5 Digital Bites B/F Breakfast: Pokémon Go Fever, Instagram Stories, & More
Let the craziness begin! Pokémon Go finally launched in Singapore about a week ago and Singaporeans are addicted.
In this week’s 5 Digital Bites, we explore whether Pokémon Go can bring sunshine to the Singapore retail scene. We also check out why Instagram wants those goofy photos that you might not post on your normal Instagram feed.
More from digital land: How designers and writers can get along; TV advertising still matters; Signs that a brief is not for the pitching agency.
1) Can Pokémon Go Solve Singapore's Retail Woes?
Gotta catch’em all!
Businesses have been quick to jump on board the Pokémon Go craze. Their target catches: Pokémon Go catchers. From big names (e.g. ION Orchard, CapitaLand, Grab) to small café owners, businesses have come up with all kinds of innovative Pokémon Go themed marketing campaigns. These include investing in Pokémon Lures, organising Pokémon themed events, and releasing a Pokémon Go map of Singapore.
Will this be enough to solve Singapore’s retail woes? Of late, the local retain scene has been suffering due to weakness in the local economy and a drop in tourist spending.
It’s too early to say whether Pokémon Go can reverse this trend. For now, at least stores can rely on Pokémon Go to increase foot traffic. With the right marketing tactics, they might just be able to motivate Pokémon Go catchers to open their wallets.
Love Pokémon? Check out our Pokémon Go mini-series: Pokémon Go: The Big List of Weirdness and Coolness, Online to Offline: 3 Case Studies from Around the World,
2) Instagram Wants Your Goofy Photos
Instagrammers usually post the highlights of their lives. Snapshots of exotic holidays. Glamorous parties. Fine dining against the backdrop of a stunning sunset. More mundane or spontaneous photos often do not make the cut.
To encourage users to share more, Instagram has introduced Instagram Stories to capture those moments in-between – the goofy, off-the-cuff photos that aren’t Instagram-worthy enough.
Instagram Stories works exactly like Snapchat Stories. You can post 24-hour photos and video slideshows, but they will disappear after one day. So you don’t have to worry about cluttering your Instagram account or annoying your followers.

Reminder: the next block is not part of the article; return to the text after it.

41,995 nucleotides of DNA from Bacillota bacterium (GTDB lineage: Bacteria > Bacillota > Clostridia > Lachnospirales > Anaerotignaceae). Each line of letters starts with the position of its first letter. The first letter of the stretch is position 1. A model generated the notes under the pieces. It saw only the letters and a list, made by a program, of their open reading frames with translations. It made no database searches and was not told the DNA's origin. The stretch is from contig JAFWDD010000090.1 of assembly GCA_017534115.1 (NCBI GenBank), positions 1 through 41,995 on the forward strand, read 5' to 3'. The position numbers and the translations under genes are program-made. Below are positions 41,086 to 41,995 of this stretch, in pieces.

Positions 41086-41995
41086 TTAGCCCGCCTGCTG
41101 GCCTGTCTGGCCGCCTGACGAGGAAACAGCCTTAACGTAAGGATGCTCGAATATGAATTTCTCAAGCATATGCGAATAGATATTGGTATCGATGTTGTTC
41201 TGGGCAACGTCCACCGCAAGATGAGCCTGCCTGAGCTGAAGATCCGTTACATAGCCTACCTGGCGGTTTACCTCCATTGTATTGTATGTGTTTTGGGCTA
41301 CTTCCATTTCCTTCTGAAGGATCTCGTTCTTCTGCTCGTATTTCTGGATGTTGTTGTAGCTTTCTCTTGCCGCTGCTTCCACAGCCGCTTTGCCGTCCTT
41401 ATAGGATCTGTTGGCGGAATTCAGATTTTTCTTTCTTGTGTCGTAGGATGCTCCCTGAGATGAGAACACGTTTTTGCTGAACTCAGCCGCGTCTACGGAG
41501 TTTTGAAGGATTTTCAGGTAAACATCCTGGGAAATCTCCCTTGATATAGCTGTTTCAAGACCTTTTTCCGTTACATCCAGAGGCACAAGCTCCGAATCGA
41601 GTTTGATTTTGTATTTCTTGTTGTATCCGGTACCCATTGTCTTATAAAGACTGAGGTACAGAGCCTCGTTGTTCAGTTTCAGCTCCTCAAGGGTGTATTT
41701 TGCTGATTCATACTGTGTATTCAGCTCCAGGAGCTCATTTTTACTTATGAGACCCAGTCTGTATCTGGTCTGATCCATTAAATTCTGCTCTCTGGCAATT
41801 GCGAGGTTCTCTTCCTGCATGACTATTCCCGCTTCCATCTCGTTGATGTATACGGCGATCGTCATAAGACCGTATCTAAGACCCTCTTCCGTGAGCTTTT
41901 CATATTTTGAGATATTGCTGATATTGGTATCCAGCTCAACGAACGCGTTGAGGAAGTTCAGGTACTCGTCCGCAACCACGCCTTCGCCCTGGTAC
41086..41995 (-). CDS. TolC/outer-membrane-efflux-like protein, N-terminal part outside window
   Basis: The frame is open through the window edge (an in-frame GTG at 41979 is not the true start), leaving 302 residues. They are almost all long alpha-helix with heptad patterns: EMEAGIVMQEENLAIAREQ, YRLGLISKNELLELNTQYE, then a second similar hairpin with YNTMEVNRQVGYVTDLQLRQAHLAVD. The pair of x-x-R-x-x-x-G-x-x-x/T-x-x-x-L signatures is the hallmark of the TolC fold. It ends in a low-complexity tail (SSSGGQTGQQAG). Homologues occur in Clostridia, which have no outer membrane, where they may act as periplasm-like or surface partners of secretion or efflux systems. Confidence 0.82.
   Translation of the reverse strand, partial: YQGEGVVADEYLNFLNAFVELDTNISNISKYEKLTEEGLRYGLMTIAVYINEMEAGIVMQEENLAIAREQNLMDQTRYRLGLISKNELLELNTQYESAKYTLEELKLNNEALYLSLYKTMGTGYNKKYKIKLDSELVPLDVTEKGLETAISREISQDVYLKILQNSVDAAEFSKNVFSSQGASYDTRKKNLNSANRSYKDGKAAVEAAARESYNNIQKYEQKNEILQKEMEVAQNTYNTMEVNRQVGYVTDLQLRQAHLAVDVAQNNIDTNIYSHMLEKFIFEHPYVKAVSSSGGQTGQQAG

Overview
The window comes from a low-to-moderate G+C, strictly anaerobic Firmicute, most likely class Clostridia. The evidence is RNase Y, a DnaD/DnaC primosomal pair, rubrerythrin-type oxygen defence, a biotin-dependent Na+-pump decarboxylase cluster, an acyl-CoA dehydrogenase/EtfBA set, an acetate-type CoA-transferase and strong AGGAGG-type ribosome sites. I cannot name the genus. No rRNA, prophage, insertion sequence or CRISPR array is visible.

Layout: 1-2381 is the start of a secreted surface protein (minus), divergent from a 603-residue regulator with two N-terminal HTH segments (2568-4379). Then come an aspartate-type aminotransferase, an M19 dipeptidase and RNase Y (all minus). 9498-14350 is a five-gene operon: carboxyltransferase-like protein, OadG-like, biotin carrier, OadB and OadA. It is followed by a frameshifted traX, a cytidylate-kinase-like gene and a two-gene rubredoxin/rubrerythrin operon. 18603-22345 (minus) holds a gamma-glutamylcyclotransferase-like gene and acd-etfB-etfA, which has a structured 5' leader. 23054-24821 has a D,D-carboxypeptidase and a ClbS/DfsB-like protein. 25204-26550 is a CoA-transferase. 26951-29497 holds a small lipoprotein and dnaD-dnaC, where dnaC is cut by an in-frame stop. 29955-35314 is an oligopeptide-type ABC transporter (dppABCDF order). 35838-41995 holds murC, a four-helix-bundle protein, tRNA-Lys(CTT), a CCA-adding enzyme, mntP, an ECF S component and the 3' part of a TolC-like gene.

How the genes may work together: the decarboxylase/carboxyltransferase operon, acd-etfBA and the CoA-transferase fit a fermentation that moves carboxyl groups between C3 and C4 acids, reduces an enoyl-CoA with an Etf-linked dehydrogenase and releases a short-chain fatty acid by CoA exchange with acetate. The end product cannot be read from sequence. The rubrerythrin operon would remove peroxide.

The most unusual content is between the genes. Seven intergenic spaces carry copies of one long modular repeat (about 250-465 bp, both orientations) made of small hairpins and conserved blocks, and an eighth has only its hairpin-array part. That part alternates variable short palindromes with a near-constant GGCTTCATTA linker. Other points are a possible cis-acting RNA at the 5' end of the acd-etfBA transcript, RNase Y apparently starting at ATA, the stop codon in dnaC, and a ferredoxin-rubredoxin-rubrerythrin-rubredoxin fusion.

3) Why Can't We All Just Get Along?
Project manager: We need a landing page for client X.
Designer: I can’t start the design until I see some content.
Writer: I can’t start writing until I see a design.
- Have a content strategist who can frame a project for the designer and articulate the why, where, who, what and how of the content.
- Make sure everyone is on the same page conceptually before cranking out work.
- Make sure designers and writers understand what their roles are — and are not.
- Keep the lines of communication open between all team members and the client.
That’s how designers and writers can work together happily ever after!
4) Television Advertising Still A Go For Marketers
TV advertising still matters despite the boom in the number of digital channels.
B2B research firm Clutch and marketing agency R2integrated (R2i) recently conducted a poll among 500 marketers and managers at US companies with 500-1000 employees. They found that for nearly one quarter of US enterprises, TV is their number-one priority channel.
Many enterprises rely significantly on traditional forms of advertising, such as TV, and integrate their TV advertising message with their online presence to create seamless cross-channel experiences.
So, take note marketers: don’t abandon traditional media altogether. Instead, think of how you can integrate traditional media like TV with digital channels.
5) Agencies: Some Pitches Aren't Made For You
Are you an agency pitching for a new project? Here are four signs the brief isn’t made for you, but for the incumbent agency:
- The brief is too brief: It has little information, no clear requirements or KPIs, leaving only the incumbent with the inner working knowledge of the client to win it.
- There’s a lack of proper investment from the company in the pitch: Basically, the company just doesn’t care.
- The brief has glowing reports of the incumbent’s work: The client and the incumbent have good relations. No room for you.
- The brief sounds like it’s describing the incumbent: The brief details deliverables that are tailored to incumbent’s strengths.
If you notice all four signs, time to walk away!
Want more digital news? Check out the rest of our 5 Digital Bites b/f Breakfast series!
Credits & Sources
Header image: Pexels